It’s official: Parks and Recreation’s love affair with big government has ruined the show. Over its six seasons (which I admit I binge-watched like a strung-out coke fiend), Parks and Rec has devolved from incisive comedy into aggressively unfunny propaganda.
When we first met her, the show’s central character, Leslie Knope, was a masterpiece of observational humor, a lonely career bureaucrat with delusions of grandeur and a fetish for protocol. She was over-the-top, but at the same time anyone who had ever navigated the infuriating upper echelons of the DMV or city hall had met someone exactly like her — chipper, litigious, and maddeningly disconnected from reality.
The fun they made of her was genius. The pilot’s opening scenes showed her shoving a sleeping drunk out of a playground slide while declaring, “It’s a great time to be a woman in politics.” Her bright-eyed interviews were expertly undermined by intercut depictions of the meaningless drudge work that defines a job in small-town government. Poehler’s humorless smile, her expressions of officious solemnity, were masterfully executed — mockumentary at its finest.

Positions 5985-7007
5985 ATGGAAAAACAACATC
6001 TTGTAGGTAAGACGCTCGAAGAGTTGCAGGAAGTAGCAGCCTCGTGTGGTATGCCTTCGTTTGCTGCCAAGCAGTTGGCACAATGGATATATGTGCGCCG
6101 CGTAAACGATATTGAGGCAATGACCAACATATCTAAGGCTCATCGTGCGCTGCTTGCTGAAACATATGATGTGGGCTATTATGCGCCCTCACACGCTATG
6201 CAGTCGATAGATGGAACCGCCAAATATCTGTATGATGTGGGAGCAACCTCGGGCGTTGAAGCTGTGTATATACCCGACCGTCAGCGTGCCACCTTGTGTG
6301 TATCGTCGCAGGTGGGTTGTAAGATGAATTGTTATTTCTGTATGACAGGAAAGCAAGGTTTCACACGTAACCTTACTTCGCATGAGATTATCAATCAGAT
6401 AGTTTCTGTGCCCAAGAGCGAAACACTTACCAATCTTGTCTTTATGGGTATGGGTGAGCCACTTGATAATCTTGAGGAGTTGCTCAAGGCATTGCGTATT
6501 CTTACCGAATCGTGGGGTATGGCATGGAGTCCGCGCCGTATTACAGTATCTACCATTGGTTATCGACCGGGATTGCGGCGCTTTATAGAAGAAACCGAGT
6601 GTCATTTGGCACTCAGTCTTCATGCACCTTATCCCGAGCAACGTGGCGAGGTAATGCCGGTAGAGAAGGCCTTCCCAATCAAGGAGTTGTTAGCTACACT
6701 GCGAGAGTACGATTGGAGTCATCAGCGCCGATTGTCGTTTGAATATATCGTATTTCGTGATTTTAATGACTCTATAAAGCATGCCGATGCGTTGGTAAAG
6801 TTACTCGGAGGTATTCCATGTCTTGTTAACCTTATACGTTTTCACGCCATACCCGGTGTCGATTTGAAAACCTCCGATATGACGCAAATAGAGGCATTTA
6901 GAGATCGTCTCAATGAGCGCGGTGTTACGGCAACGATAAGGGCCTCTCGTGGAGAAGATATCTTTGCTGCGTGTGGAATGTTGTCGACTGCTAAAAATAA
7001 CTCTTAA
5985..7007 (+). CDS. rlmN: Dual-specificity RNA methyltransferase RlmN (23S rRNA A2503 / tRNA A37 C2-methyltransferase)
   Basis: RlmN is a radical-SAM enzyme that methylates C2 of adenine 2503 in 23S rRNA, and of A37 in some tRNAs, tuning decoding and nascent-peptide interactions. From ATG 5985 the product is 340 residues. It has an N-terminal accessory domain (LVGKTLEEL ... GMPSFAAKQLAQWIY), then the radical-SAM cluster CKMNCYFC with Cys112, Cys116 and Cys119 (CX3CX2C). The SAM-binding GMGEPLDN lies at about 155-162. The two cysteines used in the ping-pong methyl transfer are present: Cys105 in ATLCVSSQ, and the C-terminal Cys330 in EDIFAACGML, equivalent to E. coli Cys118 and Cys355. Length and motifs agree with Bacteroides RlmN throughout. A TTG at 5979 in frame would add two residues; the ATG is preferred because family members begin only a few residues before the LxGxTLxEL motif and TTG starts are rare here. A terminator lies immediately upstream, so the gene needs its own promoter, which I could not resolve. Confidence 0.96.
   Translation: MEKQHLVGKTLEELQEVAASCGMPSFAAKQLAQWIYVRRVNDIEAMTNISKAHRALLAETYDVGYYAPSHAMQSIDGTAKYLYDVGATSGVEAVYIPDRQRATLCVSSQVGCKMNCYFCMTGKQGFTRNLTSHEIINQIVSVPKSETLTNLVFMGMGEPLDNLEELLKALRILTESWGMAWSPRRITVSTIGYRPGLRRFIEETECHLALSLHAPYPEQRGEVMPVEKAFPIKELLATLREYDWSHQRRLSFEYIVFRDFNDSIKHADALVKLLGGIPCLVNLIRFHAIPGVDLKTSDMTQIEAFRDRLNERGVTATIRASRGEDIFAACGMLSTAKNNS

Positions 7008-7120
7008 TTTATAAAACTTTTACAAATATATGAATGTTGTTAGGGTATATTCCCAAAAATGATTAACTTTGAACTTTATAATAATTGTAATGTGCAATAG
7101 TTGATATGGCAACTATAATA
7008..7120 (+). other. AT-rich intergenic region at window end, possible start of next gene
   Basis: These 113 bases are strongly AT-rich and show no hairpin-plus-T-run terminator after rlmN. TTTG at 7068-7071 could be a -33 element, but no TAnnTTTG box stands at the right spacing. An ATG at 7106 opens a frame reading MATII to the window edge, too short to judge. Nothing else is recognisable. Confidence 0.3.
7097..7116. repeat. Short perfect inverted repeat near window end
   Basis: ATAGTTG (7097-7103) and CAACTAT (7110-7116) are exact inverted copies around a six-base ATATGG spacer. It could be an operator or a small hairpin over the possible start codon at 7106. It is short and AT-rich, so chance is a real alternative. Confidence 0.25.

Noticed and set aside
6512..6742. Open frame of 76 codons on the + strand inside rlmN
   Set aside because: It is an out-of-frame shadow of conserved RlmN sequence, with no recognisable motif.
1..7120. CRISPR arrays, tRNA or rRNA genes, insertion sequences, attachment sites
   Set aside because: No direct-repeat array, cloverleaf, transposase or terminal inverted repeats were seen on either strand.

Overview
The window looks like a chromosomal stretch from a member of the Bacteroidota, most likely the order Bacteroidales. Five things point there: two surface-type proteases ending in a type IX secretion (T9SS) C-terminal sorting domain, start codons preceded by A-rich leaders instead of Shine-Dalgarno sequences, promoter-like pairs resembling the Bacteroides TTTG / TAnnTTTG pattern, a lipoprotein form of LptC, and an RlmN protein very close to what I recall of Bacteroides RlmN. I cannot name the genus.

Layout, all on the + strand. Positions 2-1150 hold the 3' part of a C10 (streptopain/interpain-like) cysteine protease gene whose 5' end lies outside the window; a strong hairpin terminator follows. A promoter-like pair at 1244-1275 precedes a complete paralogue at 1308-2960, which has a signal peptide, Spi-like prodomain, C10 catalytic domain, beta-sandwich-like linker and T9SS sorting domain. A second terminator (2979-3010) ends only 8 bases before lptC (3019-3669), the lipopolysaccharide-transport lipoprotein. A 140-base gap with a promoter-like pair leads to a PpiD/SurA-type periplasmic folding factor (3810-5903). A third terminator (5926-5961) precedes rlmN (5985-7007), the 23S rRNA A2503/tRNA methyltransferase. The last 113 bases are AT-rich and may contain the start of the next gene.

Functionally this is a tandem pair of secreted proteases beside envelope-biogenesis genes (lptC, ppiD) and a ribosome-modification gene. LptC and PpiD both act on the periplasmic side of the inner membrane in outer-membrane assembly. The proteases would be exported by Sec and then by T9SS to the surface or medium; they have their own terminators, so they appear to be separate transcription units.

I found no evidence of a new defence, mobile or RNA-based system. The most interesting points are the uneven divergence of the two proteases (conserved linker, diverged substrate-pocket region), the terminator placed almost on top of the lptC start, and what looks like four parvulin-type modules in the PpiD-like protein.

Then slowly, slowly, the creative team let their inchoate political theories eclipse their comedic sense of truth. The creators had started out with fly-on-the wall research at real-life city council meetings, insightfully mocking the morass of self-importance and illogic that results when people get together to plan other people’s lives for them. But as that experience faded from memory, the writers replaced it with a dogmatic fantasy world based on the unexamined conviction that everyone needs a hyper-attentive government mommy. That’s when Leslie Knope became a hero, and Parks and Rec became about as entertaining as a health code referendum.